Her back to the camera, the woman wears a regal black dress as she stares at a landscape of old, whitewashed homes. The photograph's painterly quality and its stark contrasts — black and white, new and aged, isolation and crowdedness — produce a panorama that's hypnotic and utterly suggestive of mythology. Carrie Mae Weems is the woman in the photo. She's also the woman behind the camera. And her image, The Edge of Time — Ancient Rome, is Weems at her best: directing herself at an Italian vista that has deep personal meaning for her and universal appeal for viewers from any culture. "Humanist" is a term that applies to many visual artists, but it's especially applicable to Weems, who just won a MacArthur "genius" grant for a body of work that ranges from Weems' kitchen table in America to remote corners of the globe.

The Edge of Time — Ancient Rome, featured in the exhibit "Seven Sisters" at Jenkins Johnson Gallery, asks viewers to question the way Rome's rulers built their city to contain its citizens. To question popular assumptions. "That photo relates to the work I've been doing for the last 10 years," Weems says by phone from New York, where she's based. "I've walked into a number of different locations and sites, whether it's in Cuba or Louisiana, and pointed a viewer toward the same theme."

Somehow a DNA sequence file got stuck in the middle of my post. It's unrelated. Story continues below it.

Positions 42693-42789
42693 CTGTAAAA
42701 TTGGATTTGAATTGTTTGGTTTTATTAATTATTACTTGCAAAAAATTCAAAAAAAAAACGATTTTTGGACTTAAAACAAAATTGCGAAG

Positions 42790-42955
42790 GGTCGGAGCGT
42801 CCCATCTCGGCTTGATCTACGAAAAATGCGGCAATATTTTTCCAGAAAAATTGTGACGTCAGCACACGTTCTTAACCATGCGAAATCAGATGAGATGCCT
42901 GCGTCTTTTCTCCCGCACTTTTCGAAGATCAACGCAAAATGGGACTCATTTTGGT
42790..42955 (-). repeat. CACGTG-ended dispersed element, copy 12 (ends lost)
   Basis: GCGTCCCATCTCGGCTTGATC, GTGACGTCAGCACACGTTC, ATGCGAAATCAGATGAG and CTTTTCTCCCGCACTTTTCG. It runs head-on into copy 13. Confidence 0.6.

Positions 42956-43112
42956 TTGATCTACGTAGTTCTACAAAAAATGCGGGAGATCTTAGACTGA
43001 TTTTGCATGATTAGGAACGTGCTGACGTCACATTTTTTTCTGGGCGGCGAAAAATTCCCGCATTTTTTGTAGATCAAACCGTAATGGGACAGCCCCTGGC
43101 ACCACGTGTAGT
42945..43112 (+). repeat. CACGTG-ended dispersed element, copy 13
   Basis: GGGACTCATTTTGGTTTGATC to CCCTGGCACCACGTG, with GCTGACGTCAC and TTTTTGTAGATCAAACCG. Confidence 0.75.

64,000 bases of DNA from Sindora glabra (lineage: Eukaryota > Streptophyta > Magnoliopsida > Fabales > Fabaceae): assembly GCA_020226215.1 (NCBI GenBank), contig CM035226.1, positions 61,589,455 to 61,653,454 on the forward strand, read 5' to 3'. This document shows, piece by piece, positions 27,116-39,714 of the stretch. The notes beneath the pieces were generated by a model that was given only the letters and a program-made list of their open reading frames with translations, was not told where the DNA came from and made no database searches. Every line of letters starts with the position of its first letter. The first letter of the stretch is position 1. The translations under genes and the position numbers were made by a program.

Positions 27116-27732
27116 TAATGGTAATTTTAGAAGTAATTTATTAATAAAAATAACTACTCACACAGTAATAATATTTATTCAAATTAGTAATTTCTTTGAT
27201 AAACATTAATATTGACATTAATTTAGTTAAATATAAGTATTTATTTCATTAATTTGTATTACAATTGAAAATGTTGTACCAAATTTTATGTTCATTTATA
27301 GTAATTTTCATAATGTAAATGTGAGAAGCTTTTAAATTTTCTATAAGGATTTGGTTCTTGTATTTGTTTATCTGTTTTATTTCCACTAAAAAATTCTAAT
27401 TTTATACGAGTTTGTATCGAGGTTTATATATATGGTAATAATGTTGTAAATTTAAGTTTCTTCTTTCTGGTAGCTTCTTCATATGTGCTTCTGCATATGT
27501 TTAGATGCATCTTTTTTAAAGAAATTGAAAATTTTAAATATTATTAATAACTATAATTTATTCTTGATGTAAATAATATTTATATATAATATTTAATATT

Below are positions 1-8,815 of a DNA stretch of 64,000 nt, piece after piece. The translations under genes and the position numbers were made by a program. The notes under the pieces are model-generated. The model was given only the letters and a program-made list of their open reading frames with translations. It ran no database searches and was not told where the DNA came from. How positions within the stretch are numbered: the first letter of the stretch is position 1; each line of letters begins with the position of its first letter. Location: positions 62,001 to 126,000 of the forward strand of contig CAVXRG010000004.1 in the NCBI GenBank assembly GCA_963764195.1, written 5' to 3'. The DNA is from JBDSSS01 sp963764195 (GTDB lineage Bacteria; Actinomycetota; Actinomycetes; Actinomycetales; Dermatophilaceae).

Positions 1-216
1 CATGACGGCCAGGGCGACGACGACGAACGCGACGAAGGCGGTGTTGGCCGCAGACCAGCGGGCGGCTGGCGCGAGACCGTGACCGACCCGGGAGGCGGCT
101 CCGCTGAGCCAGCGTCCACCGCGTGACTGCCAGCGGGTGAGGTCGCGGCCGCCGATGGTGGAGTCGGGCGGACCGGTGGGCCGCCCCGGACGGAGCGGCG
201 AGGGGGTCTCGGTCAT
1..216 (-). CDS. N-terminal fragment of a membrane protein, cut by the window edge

Weems is grouped with seven other prominent women artists in "Seven Sisters," where The Edge of Time — Ancient Rome is one of almost 30 works by her. The downtown San Francisco exhibit coincides with "Carrie Mae Weems: Three Decades of Photography and Video," which opens Oct. 16 at Stanford University's Cantor Arts Center. The first museum retrospective devoted to Weems, "Carrie Mae Weems: Three Decades of Photography and Video" has toured the United States for a year, and next goes to New York's Solomon R. Guggenheim Museum. All this attention has helped elevate Weems into a rarefied echelon of visual artists. Weems is one of those whose reputation extends beyond the art world — who get invited to the White House, who appear on Charlie Rose's TV show, who have a voice in national debates about subjects they're consumed about. For Weems, those subjects are race, gender, history, and the American dream. Weems is both the personification of that dream and a deconstructor of it. With her 2010 photographic series "Slow Fade to Black," for example, Weems blurs photos of African-American women singers from previous generations. In their heyday, these singers — among them Josephine Baker, Nina Simone, Dinah Washington, and Lena Horne — were household names. Today? Weems' images are commentaries on the ephemeral nature of popular culture, which has marginalized these black female singers while simultaneously embracing a new generation of black singers like Beyonce and Jennifer Hudson.

Carrie Mae Weems at the edge.
Carrie Mae Weems at the edge.

Details

Through Dec. 7 at Jenkins Johnson Gallery, 464 Sutter St., S.F. Admission is free; 677-0770 or jenkinsjohnsongallery.com.Oct. 16-Jan. 5 at Cantor Arts Center, 328 Lomita Drive, Stanford University, Palo Alto. Free; (650) 723-4177 or museum.stanford.edu.On Oct. 16 at 6:30 p.m., Carrie Mae Weems gives a free lecture at Cemex Auditorium, 641 Knight Way, Stanford University.